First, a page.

Blueprint for Regional Resiliency
The convening Navigating Sustainability in a Time of Great Change explored our experience of managing during and through the COVID-19 crisis, taking stock of what 150 regional leaders from across central Puget Sound have learned regarding the resiliency of their lives, their organizations, and the region. To grapple with our unanticipated and far-outside-the-normal new, real world, we structured the convening to address four big questions:
1. What adjustments have we made that we should continue?
2. What challenges have been exposed that we still need to address?
3. What have we learned from this experience that will help us work toward equity, undo institutional racism and advance environmental justice?
4. What are the long term implications from this experience for the way our region, its landscapes and communities continue to evolve?
As we probed these four big questions over the convening’s two sessions, we heard from panelists and speakers, and deliberated together in six different working groups. The conversations were at times somber while at other times optimistic, and at times contentious while at other times embodying an open-eyed comradery. Through it all they were uniformly insightful and by the end of the convening, forward leaning and resolute. Our collective response to the four big questions are embedded in the Top Ten recommendations distilled from the convening, along with the 33 companion recommendations.
Each of the findings and recommendations, merit real consideration and action in their own right. Moreover they sum to a whole far greater than their individual worth. As we confront climate change and whatever other future shocks that may come our way, the findings and recommendations will go far to advance our resilience along three critical pillars of a truly sustainable region.
Environment: The findings and recommendations direct us towards a decarbonized region. Our buildings and transportation networks need to reduce their carbon dependency drastically.
Community: We must redouble our focus on building our communities sustainably, affordably and for all people and their families. The COVID-19 crisis and social distancing call on us to find new ways to create the neighborhood commons where all voices are welcome. If we achieve these objectives for our communities and businesses, then commerce and a vibrant economy will naturally follow.
Economy: Our region will be that much more resilient as it becomes more inclusive with true and real opportunities extended to all our residents. The economy needs to serve all our people, especially including frontline and essential workers.
There is a fourth, objective that is both derivative and at the same time fundamental to achieving those above. To reach for the above objectives, we need all voices heard, valued and welcomed to make sure our steps forwards are the best and wisest possible and to undo the systemic racism that underlies many of our public and private systems.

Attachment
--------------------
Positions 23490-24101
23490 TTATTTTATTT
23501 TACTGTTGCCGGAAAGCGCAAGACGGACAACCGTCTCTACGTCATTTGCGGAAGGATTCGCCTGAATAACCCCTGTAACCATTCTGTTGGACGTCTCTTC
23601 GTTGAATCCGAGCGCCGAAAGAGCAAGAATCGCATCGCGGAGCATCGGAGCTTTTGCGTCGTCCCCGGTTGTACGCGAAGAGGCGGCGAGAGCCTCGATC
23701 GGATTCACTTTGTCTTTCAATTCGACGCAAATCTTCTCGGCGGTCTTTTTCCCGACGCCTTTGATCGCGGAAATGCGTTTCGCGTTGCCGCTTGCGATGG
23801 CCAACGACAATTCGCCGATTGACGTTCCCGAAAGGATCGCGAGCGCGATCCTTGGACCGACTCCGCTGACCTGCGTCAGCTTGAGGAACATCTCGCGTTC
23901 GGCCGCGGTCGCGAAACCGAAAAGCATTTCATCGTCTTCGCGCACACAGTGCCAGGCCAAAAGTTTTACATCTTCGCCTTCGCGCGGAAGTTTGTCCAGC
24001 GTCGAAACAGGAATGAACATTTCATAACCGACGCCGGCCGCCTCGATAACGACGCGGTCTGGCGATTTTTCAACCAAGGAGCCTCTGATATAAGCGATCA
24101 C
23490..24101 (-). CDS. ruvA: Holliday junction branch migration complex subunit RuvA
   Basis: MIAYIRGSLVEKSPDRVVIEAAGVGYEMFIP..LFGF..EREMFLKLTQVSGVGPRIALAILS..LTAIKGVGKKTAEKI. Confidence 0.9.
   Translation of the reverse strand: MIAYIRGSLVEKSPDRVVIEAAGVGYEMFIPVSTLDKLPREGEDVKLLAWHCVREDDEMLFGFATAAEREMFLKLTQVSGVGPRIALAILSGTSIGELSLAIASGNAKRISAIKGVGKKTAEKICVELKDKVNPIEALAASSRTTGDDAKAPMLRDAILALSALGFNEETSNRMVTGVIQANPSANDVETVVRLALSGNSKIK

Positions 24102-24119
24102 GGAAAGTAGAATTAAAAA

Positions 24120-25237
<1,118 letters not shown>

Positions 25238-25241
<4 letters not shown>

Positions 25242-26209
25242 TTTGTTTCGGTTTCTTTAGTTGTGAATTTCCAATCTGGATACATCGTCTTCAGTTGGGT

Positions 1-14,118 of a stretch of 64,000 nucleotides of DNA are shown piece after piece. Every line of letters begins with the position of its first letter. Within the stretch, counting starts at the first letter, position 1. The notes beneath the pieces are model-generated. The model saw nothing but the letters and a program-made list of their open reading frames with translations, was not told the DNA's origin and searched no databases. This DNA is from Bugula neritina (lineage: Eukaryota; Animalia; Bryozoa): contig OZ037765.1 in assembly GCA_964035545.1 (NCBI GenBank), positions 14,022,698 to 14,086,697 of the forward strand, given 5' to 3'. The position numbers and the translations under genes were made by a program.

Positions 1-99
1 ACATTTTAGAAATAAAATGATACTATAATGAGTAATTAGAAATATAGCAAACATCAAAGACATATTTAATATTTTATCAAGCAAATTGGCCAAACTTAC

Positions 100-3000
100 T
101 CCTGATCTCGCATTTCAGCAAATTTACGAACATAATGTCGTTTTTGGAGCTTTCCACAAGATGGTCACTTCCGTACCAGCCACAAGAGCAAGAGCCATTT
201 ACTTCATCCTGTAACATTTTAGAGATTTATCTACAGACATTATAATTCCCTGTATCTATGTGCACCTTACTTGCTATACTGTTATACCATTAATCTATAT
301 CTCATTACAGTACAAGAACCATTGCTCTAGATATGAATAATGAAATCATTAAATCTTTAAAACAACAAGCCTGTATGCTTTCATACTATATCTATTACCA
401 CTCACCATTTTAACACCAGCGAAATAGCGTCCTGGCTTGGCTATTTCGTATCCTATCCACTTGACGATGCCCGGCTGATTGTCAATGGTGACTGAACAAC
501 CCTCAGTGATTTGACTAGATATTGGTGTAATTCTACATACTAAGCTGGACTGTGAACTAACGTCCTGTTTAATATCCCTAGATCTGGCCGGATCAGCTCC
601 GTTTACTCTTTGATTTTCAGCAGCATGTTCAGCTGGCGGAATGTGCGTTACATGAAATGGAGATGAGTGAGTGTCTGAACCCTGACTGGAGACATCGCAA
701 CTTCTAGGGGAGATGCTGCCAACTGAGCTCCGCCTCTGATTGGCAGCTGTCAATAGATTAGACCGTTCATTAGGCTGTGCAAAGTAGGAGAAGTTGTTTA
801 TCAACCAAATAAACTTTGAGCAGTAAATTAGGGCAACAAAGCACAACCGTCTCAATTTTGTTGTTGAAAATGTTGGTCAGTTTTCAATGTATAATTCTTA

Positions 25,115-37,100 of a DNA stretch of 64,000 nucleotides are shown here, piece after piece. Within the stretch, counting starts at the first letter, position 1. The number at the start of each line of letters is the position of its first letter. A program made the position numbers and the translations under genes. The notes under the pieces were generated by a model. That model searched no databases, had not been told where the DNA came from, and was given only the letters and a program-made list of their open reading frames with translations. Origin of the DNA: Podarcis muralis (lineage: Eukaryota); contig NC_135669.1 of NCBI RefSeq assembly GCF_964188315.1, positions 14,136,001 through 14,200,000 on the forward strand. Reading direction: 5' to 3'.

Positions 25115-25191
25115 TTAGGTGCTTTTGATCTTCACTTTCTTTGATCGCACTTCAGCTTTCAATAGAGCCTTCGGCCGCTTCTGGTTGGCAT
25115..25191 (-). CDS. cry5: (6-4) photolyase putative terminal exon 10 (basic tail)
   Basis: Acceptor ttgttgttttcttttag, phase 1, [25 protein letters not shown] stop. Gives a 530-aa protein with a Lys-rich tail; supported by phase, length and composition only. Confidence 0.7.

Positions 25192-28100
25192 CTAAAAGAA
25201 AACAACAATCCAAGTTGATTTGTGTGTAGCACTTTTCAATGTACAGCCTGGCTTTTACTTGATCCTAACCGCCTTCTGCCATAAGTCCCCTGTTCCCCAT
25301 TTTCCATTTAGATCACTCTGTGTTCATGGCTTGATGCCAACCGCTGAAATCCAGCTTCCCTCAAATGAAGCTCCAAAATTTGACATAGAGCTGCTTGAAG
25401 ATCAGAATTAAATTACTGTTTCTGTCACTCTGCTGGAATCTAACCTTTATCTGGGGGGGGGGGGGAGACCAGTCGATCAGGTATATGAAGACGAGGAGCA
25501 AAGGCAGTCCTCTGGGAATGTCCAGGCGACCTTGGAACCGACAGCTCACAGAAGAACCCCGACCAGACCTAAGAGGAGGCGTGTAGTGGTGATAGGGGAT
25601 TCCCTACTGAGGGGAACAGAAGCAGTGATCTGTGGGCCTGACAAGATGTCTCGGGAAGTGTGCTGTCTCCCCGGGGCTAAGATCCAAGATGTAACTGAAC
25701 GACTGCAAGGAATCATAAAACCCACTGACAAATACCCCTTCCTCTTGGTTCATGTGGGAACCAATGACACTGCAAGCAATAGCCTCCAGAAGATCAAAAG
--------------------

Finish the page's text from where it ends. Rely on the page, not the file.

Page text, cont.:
These are not minor objectives, easy to achieve. They will take long-term concerted action. Among the top ten findings and recommendations in particular, the journey can start with a first, critical step and continue onwards with an overarching call to action:
A First Step
Draft and adopt a Washington Sustainable New Deal with guaranteed employment to create new opportunities where needed for sustainability, community and equity. The program needs to be comprehensive with special focus on including BIPOC and women. Look to successful programs not just from the USA but also in other countries as well.
And an Overarching Call to Action
There is much that is striking about these top ten recommendations. Not the least is that they demand an ALL IN commitment and call on all of us – individuals, elected and civic leadership, government agencies and nongovernmental organizations, and also businesses, financial institutions and educational institutions and the academy – to act with urgency now. These findings reflect the fact that this is not a normal time. Indeed, it is an ALL IN time.
Governor Jay Inslee
Washington State Governor
President Fawn Sharp
President, Quinault Indian Nation and President, National Congress of American Indians
Challenge Seattle CEO, former Washington State Governor and Attorney General
Former U.S. Senator and Washington State Governor
Former Ambassador to China, U.S. Secretary of Commerce and Washington State Governor
Ana Mari Cauce
President, University of Washington
Senior Correspondent, Crosscut & KCTS 9
Founder, Earth Strategy
At key moments in our history, communities across the Pacific Northwest have come together to chart new paths forward. The COVID-19 pandemic, coupled with a painful and past due awakening to the racial injustice across our country is another such moment. Notable is the glaringly disproportionate impact of public emergencies, like climate change, on the people of color and the least affluent among us.
The conference explored our experience of managing during and through the COVID-19 crises, taking stock of what regional leaders have learned regarding the resiliency of their lives, their organizations and the region. We consolidated this hard won information into a Blueprint for Regional Resiliency and assessed these implications for how we continue to grow and build our communities.